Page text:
Reading

I’ve final­ly fin­ished Acceleran­do, Charles Stross’s nov­el. For those that want a look, it’s avail­able via a Cre­ative Com­mons license—just click on the link.

It’s the sto­ry of four gen­er­a­tions of the Macx fam­i­ly (I think; things get a lit­tle tan­gled, what with the clones and the eigen­fam­i­lies and the ghosts and what­not) and their var­ied adven­tures, on Earth, in the out­er sys­tem, and flit­ting ‘twixt the stars, on either side of the Tech­no­log­i­cal Sin­gu­lar­i­ty. I enjoyed it. It was a fast-paced sto­ry, full of breath­less momen­tum and nudge-nudge wink-wink ref­er­ences for the übergeeks that are most cer­tain­ly the book’s tar­get audi­ence. (I think I fall at the mid­dle of this par­tic­u­lar geek spec­trum, some­where in the range of vis­i­ble light in the elec­tro­mag­net­ic ana­log. I get most of the jokes, and I con­tributed to the wiki for the book. (A low-end geek would know about the wiki; a high-end geek would have cre­at­ed the wiki.))

What’s it about? Well, it’s about 150,000 words. Beyond that, words fail, but I’ll try. It’s about Man­fred Macx, his IRS audi­tor-cum-fiancée-cum-dom­i­na­trix-cum-wife-ex Pamela, the music mafiya, the con­tin­u­ous­ly upgrad­ed robot cat Aineko, a time-shar­ing semi-par­a­sitic bor­gan­ism, slav­ery in Jupiter orbit, the Vile Off­spring, lob­sters hack­ing the Uni­verse, the next gen­er­a­tion of eco­nom­ics (and the one after that), and a raft of oth­er ideas. It’s a com­plex tapes­try* of ideas, in fact, a dizzy slide of ideas and con­cepts that threat­ens to over­whelm any thread of sto­ry, but nev­er quite does.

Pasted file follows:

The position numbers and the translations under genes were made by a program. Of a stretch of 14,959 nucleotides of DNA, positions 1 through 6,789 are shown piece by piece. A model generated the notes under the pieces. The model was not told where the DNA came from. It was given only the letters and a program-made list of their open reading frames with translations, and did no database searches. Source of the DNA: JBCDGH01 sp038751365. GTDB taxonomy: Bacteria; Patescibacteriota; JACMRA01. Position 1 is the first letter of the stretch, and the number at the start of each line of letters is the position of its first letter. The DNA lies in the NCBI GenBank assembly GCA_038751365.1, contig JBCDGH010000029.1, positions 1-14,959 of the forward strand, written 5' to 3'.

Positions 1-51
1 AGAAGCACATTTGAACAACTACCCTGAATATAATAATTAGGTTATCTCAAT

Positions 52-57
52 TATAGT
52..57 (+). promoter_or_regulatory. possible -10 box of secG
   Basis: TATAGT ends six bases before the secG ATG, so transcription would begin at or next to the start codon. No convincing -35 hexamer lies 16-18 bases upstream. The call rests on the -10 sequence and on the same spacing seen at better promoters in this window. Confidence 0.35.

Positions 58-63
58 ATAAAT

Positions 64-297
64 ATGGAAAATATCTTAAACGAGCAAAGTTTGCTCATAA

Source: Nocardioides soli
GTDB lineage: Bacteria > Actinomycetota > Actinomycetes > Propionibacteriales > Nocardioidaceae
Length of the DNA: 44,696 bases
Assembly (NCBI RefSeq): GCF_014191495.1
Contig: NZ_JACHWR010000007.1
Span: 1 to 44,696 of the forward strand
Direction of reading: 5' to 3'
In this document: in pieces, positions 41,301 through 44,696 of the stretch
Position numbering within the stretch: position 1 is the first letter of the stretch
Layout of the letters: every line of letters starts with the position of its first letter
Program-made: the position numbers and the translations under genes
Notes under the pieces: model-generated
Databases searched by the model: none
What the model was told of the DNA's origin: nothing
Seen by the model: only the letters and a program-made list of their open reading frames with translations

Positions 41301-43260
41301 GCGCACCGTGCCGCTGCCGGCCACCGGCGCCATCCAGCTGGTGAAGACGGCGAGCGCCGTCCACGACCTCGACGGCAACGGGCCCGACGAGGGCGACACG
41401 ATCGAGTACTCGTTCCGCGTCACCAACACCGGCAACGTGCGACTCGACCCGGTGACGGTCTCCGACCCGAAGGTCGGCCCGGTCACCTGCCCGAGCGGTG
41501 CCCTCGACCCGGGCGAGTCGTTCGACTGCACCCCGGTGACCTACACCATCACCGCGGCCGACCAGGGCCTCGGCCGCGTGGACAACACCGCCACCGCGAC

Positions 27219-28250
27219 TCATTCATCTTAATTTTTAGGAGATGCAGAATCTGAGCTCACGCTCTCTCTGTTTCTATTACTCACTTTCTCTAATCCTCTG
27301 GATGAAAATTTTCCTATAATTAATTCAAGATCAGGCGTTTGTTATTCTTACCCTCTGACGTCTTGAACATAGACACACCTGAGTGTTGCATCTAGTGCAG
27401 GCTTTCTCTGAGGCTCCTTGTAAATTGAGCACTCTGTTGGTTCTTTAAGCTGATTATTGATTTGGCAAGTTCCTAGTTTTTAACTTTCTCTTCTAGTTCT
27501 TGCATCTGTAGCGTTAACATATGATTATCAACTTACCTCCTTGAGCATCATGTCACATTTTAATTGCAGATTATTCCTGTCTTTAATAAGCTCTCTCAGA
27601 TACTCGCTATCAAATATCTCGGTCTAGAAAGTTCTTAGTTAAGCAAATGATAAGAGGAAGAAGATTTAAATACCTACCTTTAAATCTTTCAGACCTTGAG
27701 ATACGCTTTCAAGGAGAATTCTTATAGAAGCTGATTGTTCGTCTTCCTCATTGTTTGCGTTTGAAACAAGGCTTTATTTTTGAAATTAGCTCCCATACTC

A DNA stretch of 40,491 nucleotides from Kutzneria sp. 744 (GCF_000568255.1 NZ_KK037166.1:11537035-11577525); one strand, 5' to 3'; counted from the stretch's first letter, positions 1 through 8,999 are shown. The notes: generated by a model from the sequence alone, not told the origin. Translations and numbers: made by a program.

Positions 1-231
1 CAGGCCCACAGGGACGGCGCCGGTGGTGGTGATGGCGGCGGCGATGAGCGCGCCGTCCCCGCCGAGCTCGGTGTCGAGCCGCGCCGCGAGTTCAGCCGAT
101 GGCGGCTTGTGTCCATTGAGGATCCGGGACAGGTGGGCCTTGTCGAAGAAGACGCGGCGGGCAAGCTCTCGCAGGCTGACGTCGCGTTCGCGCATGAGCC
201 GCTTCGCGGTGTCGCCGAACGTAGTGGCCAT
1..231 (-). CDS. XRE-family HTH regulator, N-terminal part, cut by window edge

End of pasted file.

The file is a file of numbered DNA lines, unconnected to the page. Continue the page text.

I enjoyed it. I plan to hunt down Stross’s pre­vi­ous nov­el, Sin­gu­lar­i­ty Sky, and see what it’s like. Some­day, too, I’ll re-read Acceleran­do, pos­si­bly on my PDA, more like­ly in tree­ware form, so that I can see all the lit­tle things I missed on my first time through.


Cur­rent­ly read­ing: The Last Light of the Sun, by Guy Gavriel Kay. It’s set about 1,000 years ago, in a North­ern Europe only thin­ly dis­guised by slight­ly dif­fer­ent names for peo­ples and places (Erlings for Vikings/Norsemen, Anglcyn for the Eng­lish, Cyn­gael for the Welsh, for instance). So far it’s inter­est­ing; I’m about a third of the way in, and it’s hold­ing my inter­est well. There are pre­cious few “fan­ta­sy” moments so far, just an encounter with a fairy and a pre­mo­ni­tion of psy­chic pow­ers in one char­ac­ter. Oth­er­wise it’s a pret­ty straight-ahead view of what life must’ve been like in 1000AD in the north of Europe. Gabrielle, if you’re read­ing this, you might like this one.
I’m itch­ing to re-read The Dark Tow­er, espe­cial­ly the last few pages, where… well… where fif­teen years of read­ing cul­mi­nat­ed for me in a scene that brought me near to tears. Even just think­ing about it, I’m get­tin’ misty. (Well, not real­ly. But it’s still a big emo­tion­al moment.)

Any­ways. That’s enough for now. More sid­ing updates in the days ahead, I pre­dict.

À bien­tôt!

__________

* “The word ‘tapes­try’ as used here means ‘An ugly piece of cloth too thin to be used as a blan­ket and too large to be used as a hand­ker­chief’.” —Lemo­ny Snick­et

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